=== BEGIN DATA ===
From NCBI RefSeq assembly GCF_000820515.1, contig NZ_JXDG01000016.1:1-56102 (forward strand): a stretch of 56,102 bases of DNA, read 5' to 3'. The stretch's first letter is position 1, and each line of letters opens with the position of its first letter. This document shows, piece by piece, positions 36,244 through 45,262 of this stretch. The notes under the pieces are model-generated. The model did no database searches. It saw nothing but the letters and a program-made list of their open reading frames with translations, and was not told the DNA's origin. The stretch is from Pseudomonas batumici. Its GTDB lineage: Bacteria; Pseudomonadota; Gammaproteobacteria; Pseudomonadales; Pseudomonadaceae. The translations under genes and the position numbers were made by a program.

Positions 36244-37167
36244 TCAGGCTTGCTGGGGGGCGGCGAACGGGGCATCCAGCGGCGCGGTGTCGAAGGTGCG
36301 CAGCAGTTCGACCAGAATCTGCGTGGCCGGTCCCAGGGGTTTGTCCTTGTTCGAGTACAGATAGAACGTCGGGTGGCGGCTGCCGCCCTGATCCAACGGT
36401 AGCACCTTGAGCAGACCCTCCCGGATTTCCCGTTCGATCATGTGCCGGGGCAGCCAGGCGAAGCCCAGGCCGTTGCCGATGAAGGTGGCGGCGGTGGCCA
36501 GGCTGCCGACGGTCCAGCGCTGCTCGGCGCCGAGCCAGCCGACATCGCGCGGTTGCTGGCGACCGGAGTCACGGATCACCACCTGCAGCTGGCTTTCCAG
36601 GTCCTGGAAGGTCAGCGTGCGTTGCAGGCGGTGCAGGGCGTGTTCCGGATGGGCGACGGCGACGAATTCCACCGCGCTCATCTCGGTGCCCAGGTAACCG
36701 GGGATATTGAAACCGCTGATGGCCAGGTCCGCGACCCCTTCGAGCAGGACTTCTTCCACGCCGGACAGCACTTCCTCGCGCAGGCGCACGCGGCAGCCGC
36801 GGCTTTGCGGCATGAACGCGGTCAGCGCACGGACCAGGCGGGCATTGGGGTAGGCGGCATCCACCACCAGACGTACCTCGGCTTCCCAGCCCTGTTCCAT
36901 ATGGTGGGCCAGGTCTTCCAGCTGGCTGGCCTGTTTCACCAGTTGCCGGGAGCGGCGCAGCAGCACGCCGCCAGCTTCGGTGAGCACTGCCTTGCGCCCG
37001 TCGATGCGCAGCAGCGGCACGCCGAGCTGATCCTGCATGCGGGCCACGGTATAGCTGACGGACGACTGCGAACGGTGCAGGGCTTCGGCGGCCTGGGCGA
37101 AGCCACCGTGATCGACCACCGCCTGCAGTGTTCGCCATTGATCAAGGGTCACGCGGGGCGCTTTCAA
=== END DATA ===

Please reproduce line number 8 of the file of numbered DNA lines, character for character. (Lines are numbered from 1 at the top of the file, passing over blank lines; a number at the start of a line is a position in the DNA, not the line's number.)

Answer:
36701 GGGATATTGAAACCGCTGATGGCCAGGTCCGCGACCCCTTCGAGCAGGACTTCTTCCACGCCGGACAGCACTTCCTCGCGCAGGCGCACGCGGCAGCCGC